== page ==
HELEN MUSA previews “Beauty Rich and Rare”, a digitally presented story of the English botanist-superstar, Joseph Banks, who sailed with Cook on his first Pacific voyage (1768 to 1771)
THIS is high-grade movie craftsmanship telling a confronting, violent story evoking the Hollywood era when memories of the great depression, prohibition and World War II were active in America’s mind.
This brainchild of producer/writer/director Drew Goddard mingles robbery and murder in a package taking 141 minutes to deliver contents going beyond what’s there on the screen. Within the parameters of its genre, it’s credible, complex, clever in its to-ing and fro-ing among places and times, and morally defensible (although for most of its length it deals with characters and situations not what they seem).
Jeff Bridges heads a relatively small principal cast. After parking a beautiful example of the Studebaker that changed car design forever by abandoning the running boards on which pursuing cops had stood shooting at fleeing crooks in so many crime movies, Father Flynn takes a room in the El Royale, a quiet, rundown motel where the boundary between California and Arizona runs through the lobby.
Darlene (Cynthia Erivo), an attractive black woman, needs undisturbed quiet to practise the numbers she plans to audition for a gig in California. Father Flynn offers to help carry her chattels to the lobby where Miles (Lewis Pullman), who appears to be the hotel’s only employee, invites her to decide in which state she would like to sleep.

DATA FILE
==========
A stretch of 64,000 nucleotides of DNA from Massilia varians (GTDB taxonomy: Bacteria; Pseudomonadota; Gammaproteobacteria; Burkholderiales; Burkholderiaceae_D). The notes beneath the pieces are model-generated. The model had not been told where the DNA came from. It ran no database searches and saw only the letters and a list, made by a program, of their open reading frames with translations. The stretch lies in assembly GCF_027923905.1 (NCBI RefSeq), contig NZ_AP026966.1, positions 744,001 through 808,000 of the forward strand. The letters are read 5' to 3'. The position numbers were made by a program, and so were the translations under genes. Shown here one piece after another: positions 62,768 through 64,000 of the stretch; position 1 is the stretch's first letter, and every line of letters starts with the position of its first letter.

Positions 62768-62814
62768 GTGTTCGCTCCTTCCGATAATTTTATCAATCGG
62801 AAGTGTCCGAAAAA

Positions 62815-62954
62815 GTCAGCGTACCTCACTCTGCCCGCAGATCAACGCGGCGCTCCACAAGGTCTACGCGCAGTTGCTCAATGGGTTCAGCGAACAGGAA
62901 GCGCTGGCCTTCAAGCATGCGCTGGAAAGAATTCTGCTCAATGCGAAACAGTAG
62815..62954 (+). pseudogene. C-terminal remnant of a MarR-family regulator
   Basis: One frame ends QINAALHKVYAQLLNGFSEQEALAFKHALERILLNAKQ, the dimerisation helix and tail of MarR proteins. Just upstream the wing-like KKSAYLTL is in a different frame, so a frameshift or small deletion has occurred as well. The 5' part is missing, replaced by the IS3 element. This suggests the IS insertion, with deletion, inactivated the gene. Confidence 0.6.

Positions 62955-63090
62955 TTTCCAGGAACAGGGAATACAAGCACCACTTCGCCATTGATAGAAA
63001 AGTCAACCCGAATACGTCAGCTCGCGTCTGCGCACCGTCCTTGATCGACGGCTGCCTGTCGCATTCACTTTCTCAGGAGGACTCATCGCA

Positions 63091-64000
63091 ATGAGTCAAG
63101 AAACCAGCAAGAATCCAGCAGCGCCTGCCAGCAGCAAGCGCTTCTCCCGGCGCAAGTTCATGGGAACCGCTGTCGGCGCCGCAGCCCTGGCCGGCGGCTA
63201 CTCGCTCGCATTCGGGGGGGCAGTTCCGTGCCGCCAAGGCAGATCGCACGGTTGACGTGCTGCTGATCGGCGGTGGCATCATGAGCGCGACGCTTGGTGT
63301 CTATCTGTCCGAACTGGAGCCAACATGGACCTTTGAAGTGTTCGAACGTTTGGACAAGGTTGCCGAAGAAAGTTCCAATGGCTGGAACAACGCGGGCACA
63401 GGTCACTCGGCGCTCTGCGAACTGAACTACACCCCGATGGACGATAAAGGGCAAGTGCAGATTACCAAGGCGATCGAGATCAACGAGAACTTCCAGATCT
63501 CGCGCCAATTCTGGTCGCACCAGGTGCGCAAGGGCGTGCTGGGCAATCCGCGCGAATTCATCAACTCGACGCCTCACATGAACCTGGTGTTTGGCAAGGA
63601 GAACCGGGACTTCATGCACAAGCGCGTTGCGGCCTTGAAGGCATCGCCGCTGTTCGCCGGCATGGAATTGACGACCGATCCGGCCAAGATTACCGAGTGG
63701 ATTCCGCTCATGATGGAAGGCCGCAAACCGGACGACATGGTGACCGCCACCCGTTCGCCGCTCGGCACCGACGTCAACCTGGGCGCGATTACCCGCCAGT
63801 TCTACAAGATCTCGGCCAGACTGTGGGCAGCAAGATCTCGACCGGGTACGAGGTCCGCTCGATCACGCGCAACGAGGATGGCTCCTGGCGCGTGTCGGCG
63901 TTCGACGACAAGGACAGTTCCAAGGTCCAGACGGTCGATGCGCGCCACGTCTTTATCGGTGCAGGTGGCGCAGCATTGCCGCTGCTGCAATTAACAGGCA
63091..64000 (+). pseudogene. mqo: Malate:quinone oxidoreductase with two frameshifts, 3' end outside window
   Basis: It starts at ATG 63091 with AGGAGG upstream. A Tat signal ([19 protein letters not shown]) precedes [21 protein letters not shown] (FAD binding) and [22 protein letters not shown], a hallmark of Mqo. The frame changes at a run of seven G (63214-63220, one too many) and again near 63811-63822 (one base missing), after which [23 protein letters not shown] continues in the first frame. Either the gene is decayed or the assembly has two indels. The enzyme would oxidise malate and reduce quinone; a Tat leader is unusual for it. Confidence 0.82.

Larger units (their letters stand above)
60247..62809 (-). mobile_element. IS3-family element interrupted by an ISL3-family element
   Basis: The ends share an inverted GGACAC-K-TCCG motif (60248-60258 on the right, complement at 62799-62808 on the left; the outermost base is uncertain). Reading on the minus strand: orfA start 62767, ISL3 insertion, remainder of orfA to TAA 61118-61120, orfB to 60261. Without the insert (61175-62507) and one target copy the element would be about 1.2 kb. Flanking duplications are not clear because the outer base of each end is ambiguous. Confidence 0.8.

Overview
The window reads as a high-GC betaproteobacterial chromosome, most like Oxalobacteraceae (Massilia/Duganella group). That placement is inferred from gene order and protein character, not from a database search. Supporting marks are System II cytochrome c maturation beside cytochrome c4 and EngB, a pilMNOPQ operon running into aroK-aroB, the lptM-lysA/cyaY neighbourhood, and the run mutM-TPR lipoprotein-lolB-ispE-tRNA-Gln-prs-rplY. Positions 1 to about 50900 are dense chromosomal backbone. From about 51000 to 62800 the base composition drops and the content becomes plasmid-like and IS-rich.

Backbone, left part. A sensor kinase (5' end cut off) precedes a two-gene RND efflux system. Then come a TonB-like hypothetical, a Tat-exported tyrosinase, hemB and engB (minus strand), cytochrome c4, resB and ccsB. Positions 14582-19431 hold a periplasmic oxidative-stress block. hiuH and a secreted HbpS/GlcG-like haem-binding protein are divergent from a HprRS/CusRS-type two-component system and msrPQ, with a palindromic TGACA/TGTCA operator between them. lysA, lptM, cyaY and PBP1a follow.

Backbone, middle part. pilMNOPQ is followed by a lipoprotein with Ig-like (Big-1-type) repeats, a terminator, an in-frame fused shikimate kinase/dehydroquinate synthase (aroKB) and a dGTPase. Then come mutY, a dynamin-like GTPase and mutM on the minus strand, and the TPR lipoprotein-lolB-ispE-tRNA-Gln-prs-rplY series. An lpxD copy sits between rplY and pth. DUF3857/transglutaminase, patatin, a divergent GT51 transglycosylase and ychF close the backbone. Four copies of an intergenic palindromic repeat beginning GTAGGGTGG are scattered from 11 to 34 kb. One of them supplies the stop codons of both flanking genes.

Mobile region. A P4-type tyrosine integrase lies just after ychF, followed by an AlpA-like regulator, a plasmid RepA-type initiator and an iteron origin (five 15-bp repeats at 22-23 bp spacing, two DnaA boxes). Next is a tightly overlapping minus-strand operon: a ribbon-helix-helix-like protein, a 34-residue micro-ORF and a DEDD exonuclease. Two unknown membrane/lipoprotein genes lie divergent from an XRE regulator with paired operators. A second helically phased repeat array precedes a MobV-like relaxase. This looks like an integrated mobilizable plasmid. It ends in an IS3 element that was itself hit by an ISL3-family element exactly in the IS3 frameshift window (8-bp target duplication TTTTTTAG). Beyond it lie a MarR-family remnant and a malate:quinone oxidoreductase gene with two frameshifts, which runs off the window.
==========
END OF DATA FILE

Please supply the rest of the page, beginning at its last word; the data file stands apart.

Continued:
Next arrival is Emily (Dakota Johnson) who signs the register using a word a family newspaper won’t print followed by “off”. After dark, in the rain, Emily carries in a young woman bound and gagged and ties her in a chair.
Fundamentalist preacher Billy (Chris Hemsworth) is grooming teenager Ruth a.k.a. Boots (Cailee Spaeny) whose relationship with Emily is yet to be disclosed. Billy is a sadist whose time in the story is spattered with the blood of almost all the other principal characters.
These people have secrets that emerge as the night goes on. The hotel also has a secret, one-way mirrors for paying voyeurs to watch illicit couples cavorting erotically in short-rent rooms.
“Bad Night at the El Royale” offers satisfying rewards for people willing not to be mollycoddled by having been exposed to other films offering modern conventions of its genre. I enjoyed its surprises, production values, writing of both dialogue and situations and delivery of sheer entertainment. So can you.
At all cinemas